The work is set to begin in the first week of August, with much of it to be done at night and with temporary striping for about a month to allow the asphalt to cure before adding the green coloring, said Senior Civil Engineer Gil Tourel of Public Works' road-design section.
A decision to make this part of Alpine Road safer for cyclists, including inexperienced cyclists, stems from a Nov. 4, 2010, accident that led to the death of Los Altos Hills cyclist Lauren Perdriau Ward. Ms. Ward, 47, was traveling west toward Ladera and collided with a westbound tractor trailer truck in the shade under the I-280 overpass.
Colored non-slip pavements for bike lanes are in wide use in Europe and are increasingly popular in the United States, said Corinne Winter, executive director of the Silicon Valley Bike Coalition. The bike coalition and Public Works collaborated on the design of these bike lanes. "It's been fantastic," Ms. Winter said when asked about the joint effort. Relations had been adversarial, but no longer. "We're more often asked for input and expertise and we're being treated as partners," Ms. Winter said.
The project will include grinding and resurfacing the road to create a "blank canvas" for permanent re-striping, Mr. Tourel said. The funding of $560,000 consists of $175,000 from the county's Measure A half-cent sales tax for transportation projects, with the rest coming from the county's dedicated Road Fund, said Public Works Director Jim Porter.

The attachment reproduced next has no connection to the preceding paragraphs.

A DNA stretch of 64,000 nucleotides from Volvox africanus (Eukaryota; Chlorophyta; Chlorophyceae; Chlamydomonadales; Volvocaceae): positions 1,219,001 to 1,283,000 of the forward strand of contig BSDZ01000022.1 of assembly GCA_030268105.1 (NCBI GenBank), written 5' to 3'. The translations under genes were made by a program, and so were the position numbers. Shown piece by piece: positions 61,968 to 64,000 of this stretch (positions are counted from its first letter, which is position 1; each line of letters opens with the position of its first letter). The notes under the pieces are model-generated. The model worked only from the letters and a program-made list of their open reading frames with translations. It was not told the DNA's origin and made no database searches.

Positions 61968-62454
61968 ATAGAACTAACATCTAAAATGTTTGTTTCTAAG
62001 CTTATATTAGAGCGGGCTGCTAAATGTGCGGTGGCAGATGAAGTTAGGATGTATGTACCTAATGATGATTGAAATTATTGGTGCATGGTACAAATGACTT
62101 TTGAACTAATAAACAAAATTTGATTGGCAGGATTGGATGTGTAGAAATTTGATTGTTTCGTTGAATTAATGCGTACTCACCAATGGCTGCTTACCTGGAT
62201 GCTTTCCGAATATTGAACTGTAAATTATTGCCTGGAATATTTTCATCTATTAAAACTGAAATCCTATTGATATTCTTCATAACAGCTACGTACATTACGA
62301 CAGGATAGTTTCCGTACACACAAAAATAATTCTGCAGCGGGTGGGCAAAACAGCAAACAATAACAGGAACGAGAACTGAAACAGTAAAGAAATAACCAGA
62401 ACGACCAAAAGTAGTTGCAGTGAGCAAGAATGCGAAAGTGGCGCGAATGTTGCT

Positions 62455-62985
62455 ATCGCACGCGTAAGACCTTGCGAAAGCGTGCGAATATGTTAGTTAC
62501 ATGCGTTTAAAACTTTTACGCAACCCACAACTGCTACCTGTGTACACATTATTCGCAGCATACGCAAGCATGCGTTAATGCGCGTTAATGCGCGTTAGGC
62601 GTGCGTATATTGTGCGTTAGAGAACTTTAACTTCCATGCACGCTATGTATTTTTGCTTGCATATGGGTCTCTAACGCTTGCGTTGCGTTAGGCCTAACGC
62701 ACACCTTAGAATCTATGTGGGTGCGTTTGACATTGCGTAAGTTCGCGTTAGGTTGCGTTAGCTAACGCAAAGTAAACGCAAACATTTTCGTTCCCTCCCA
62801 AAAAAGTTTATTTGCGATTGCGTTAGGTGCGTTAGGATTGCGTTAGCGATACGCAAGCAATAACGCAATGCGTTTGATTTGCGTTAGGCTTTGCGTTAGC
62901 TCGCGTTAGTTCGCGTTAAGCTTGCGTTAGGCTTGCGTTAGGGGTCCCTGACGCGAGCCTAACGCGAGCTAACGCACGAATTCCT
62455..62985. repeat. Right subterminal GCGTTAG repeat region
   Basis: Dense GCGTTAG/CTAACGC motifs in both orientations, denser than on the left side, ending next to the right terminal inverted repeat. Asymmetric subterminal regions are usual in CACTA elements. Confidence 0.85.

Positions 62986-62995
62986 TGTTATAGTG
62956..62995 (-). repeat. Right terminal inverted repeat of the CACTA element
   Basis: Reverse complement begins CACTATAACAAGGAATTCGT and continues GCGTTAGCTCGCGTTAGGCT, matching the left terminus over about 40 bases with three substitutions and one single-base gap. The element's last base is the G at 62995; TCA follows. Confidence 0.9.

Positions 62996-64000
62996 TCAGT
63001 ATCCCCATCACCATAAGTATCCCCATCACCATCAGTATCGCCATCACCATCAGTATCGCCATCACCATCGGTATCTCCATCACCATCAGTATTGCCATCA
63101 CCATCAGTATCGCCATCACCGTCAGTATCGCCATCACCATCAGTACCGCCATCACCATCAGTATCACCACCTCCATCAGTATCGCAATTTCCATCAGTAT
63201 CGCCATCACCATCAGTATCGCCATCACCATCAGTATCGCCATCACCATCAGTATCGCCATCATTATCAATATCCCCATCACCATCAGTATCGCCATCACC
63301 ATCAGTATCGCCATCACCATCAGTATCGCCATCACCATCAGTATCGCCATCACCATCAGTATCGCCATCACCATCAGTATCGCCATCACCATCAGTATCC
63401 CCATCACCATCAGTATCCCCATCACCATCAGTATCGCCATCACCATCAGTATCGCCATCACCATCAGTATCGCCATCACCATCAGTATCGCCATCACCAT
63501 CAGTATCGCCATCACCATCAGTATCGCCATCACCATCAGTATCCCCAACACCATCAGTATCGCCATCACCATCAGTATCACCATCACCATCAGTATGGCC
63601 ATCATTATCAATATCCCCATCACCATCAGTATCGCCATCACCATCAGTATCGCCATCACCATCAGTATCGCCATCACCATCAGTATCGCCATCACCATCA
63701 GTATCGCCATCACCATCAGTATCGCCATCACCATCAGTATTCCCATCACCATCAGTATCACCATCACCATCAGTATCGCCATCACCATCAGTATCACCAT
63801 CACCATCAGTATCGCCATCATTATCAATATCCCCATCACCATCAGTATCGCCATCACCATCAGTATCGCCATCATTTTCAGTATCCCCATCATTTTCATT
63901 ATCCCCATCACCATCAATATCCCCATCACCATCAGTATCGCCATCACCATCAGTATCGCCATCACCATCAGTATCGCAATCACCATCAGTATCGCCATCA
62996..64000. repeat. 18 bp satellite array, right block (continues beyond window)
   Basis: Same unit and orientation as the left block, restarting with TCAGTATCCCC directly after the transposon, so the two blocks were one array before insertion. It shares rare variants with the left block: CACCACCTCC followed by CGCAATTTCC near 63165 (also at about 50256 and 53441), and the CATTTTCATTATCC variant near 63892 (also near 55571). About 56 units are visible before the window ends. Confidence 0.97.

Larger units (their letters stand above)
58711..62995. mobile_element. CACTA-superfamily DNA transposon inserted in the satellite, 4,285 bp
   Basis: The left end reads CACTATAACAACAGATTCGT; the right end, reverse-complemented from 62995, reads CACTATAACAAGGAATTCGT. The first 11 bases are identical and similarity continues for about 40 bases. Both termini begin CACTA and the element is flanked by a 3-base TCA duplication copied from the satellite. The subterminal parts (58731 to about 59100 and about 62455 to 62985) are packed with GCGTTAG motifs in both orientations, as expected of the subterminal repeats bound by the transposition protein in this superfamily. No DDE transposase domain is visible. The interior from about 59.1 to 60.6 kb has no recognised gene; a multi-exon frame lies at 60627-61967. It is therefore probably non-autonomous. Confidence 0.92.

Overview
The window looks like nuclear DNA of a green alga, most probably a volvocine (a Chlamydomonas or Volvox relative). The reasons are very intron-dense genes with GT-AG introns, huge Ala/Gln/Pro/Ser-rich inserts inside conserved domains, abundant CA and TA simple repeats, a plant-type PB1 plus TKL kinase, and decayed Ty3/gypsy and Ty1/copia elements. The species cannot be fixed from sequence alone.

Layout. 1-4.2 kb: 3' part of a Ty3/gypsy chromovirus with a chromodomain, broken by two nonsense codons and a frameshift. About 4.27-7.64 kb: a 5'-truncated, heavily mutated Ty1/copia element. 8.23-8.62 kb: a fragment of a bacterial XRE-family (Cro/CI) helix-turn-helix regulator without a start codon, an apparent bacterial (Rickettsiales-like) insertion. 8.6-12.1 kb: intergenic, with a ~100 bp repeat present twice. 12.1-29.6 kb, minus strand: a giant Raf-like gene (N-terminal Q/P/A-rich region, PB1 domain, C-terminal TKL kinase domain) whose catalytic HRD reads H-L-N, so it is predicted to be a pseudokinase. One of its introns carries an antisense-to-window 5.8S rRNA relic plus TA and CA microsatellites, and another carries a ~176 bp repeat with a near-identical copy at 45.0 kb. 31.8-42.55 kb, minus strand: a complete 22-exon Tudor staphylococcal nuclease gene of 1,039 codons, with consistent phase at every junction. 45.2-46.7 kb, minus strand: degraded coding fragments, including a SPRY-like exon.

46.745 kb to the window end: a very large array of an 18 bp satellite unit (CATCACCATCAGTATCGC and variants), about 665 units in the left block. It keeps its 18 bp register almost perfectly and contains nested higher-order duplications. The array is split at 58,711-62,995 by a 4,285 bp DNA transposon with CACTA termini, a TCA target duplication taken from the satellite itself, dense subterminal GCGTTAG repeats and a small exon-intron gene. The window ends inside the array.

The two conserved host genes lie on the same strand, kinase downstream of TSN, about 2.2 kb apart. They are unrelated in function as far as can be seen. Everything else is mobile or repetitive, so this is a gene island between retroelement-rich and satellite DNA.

In 2012, the county Board of Supervisors authorized spending $175,000 for this project. Why the 220 percent increase? "The scope of work changed (and) asphalt is expensive," Mr. Porter said, referring to the decision to include the eastbound lane of Alpine Road in the project. "That significantly added to the cost," he said.
There were options in placing the westbound bike lane. At the traffic light where Sand Hill Road meets I-280, for example, westbound bikes cross a lane of vehicle traffic to reach a "pocket lane" sitting between two vehicle lanes. Cyclists heading west across the freeway then find themselves between two lanes of fast moving traffic, sharing space with motorists.
Such a configuration is not safe for children and so was rejected for the Alpine Road intersection, Ms. Winter said. And the preference for pocket lanes among highly skilled cyclists? "That's actually a minority of bicyclists who feel that way," Ms. Winter said. "I generally don't think that pocket lanes are appropriate for the novice rider."
The design at Alpine Road is meant to increase the appeal of cycling and accommodate inexperienced cyclists, including children, who might be avoiding this intersection because it's seen as unsafe, she said. "I think it's really going to enhance cycling in the area and make it much more comfortable for people," she said.